A responsive ride and it can handle almost any situation
Intense have always made some of the most sought after suspension designs available. The EVP 5.5 is even more suitable for UK conditions now, but its take-no-prisoners character isn’t for everyone.
Like Rocky Mountain, Intense have their own custom tubing created by experts in the field Easton. They’ve really gone to town on the 5.5 too – round, rectangular, diamond, triangular, oval, curved, tapered, externally machined… there’s every shape of tube imaginable, and they’re joined together with chunky, pocketed, machine-cut junction sections and plates.
There’s also a conventional throat gusset and unconventional two-piece clamshell gusset wrapping over the top tube, head tube and down tube to create a solid front end for long travel forks.
Significantly for UK riders, the seatstays have lost the big CNC’d bridge that used to clog easily in mud, and now there’s plenty of room for both fat tyres and filth. There’s a little bit more sway in the back end, but it’s not hugely noticeable, and not much of a negative compared to the advantages of more mud clearance.
We’re not sure that the totally naked – not even lacquered – ‘Works’ finish will react well when exposed to winter wet and road salt though. It looks fantastic, but a painted finish makes more sense. Choose your frame size carefully too – get a demo ride if possible. Although the 5.5 is relatively compact in terms of cockpit reach and wheelbase, the upswept end to the top tube means a very long seat tube and correspondingly short seatpost extension, even on the Medium frame we tested.
Our Intense came from the North West Mountain Bike Centre built up using their X9 Pro kit (but with Avid Juicy 5 brakes rather than Juicy 7 and steel-bead tyres instead of the usual folders).
As you might expect from a shop run by Steve Peat’s long-term mechanic (Andy Kyffi n), it’s the burliest build here, with heavy-duty Mavic/Hadley wheels and a bolt-through axle RockShox Pike fork that really suit the bike’s aggressive character. The Truvativ cockpit kit is perfectly judged to give a hardcore handling feel too. Such parts do add a lot of weight to a bike that could otherwise be reasonably light (frame weight is just over 2.9kg/6.5lb and our build was 13.8kg/30.5lb complete) though, and the fork top caps got caught on the frame gusset during a crash.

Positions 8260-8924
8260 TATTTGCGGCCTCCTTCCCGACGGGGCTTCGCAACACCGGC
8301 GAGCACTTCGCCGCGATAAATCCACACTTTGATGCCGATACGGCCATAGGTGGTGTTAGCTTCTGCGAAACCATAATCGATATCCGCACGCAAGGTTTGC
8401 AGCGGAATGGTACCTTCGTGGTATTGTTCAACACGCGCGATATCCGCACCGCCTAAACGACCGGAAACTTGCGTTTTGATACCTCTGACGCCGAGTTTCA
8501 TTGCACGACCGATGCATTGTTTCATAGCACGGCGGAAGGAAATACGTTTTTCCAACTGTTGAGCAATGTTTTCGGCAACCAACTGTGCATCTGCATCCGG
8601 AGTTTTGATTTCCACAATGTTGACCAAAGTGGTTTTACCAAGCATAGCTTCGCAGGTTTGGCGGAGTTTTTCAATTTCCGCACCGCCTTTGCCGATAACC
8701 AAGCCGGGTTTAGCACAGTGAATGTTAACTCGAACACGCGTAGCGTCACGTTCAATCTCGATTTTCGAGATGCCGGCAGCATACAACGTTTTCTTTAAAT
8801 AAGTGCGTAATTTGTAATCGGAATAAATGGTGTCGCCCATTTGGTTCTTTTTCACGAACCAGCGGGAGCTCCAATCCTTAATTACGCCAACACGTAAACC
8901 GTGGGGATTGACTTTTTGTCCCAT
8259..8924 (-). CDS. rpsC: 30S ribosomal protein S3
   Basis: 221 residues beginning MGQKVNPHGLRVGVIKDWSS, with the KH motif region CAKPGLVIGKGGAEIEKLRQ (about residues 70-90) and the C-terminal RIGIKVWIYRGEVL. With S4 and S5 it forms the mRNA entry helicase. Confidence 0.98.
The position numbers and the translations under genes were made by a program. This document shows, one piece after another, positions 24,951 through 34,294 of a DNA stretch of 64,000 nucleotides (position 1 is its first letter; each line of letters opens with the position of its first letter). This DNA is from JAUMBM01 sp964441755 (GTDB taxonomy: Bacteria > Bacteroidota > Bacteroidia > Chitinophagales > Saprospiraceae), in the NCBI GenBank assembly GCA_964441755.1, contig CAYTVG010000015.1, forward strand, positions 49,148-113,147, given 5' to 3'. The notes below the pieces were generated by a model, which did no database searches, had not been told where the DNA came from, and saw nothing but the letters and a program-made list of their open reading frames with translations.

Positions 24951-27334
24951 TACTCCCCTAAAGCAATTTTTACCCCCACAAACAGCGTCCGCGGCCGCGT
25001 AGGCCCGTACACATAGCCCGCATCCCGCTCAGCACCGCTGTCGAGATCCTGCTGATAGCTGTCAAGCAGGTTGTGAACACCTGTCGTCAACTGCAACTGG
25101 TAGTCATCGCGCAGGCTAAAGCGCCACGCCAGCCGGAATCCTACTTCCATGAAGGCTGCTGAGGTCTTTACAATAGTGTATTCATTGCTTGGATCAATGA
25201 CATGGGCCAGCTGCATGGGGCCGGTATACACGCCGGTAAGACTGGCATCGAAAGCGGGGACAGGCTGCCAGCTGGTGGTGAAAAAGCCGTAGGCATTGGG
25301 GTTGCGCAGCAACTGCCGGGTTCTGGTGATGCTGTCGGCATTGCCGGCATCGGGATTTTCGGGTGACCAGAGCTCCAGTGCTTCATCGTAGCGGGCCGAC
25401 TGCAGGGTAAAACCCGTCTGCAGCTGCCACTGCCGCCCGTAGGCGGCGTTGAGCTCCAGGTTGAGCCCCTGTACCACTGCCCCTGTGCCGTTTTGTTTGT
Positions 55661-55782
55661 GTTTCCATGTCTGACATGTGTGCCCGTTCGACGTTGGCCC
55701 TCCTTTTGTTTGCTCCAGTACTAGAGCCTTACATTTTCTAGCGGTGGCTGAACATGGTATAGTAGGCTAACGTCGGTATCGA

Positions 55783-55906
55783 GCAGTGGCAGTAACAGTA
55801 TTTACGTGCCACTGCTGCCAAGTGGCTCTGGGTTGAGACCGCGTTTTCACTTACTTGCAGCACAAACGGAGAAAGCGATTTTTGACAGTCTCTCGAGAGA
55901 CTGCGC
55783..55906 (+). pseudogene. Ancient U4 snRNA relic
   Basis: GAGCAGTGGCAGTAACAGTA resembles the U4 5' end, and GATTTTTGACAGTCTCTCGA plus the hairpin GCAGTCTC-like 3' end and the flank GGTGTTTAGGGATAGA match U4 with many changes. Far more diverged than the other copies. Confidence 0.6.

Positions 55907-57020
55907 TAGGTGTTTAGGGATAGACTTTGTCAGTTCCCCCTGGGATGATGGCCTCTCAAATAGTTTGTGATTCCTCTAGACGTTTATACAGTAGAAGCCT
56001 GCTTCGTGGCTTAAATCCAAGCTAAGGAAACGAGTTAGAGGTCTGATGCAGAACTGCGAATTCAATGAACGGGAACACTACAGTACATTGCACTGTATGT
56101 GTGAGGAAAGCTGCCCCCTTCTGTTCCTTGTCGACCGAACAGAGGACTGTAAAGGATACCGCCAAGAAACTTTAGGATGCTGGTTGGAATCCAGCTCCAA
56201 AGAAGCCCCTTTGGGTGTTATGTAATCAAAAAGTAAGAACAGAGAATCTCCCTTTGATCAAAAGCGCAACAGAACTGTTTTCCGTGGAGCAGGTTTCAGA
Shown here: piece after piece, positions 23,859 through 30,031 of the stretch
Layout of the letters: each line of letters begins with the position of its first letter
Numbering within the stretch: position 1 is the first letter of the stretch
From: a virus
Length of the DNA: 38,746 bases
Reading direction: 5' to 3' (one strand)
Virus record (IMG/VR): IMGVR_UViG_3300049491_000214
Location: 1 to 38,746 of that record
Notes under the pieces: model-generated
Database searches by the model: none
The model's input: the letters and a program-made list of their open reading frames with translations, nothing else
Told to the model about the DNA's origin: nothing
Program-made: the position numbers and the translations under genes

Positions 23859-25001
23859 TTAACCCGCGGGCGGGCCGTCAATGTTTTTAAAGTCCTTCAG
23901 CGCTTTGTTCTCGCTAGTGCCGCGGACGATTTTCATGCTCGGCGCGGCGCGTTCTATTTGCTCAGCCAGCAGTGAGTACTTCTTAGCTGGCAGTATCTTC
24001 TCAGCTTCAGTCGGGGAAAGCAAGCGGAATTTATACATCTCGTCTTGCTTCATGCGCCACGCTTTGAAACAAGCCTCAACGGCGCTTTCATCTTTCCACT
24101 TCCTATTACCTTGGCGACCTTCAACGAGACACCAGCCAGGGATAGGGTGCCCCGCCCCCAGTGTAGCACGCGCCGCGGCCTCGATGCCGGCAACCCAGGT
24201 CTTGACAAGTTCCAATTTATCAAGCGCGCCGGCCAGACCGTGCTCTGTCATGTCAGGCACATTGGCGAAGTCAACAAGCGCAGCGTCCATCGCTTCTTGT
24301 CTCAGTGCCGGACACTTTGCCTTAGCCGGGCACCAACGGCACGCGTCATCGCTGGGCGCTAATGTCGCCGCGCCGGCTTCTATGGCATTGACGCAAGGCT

A phenomenally fun bike to hammer super hard
With its relatively compact dimensions and super responsive handling, the 5.5 screams at you to go faster and harder as soon as you climb on. The VPP (Virtual Pivot Point) suspension – offering 140mm (5.5in) of rear travel – is equally communicative as it flows back and forward beneath you in time with the trail. This is certainly no wallowy mess though; stamp on the pedals and the suspension stiffens and lifts out of the bike’s usual ride position for solid power transfer and dig-in traction. But hit a big square block at speed and the suspension just opens up like a trapdoor, swallowing the impact whole.
Not everyone likes this overemphasised action and the constant sensation of pedal feedback, but it really suits more aggressive riders who push their bikes hard through, rather than floating over, terrain.
Add the chunky wheel build to the suspension system and the 5.5 is the natural big-hitter of this test line-up. The short wheelbase and rapid handling mean you really need your wits about you on descents though. You’ll also have to watch out for the fork tucking under occasionally on loose, slow terrain if you turn in tight, and it won’t hesitate to slam you into the floor hard if you foul up.
The addictive flipside is that when you’re on form, the 5.5 is a phenomenally fun bike to hammer super hard. Very communicative suspension, great tracking accuracy and a punch through- anything attitude meant we were ripping our test trails apart. Even some novice riders with very little suspension experience immediately turned into psychos on the 5.5.
Even if you tried really hard, you couldn’t pick a better name for this bike than Intense. If you work hard and concentrate, nothing can touch it over seriously aggressive technical single track. Slip up though, and it won’t show you any forgiveness.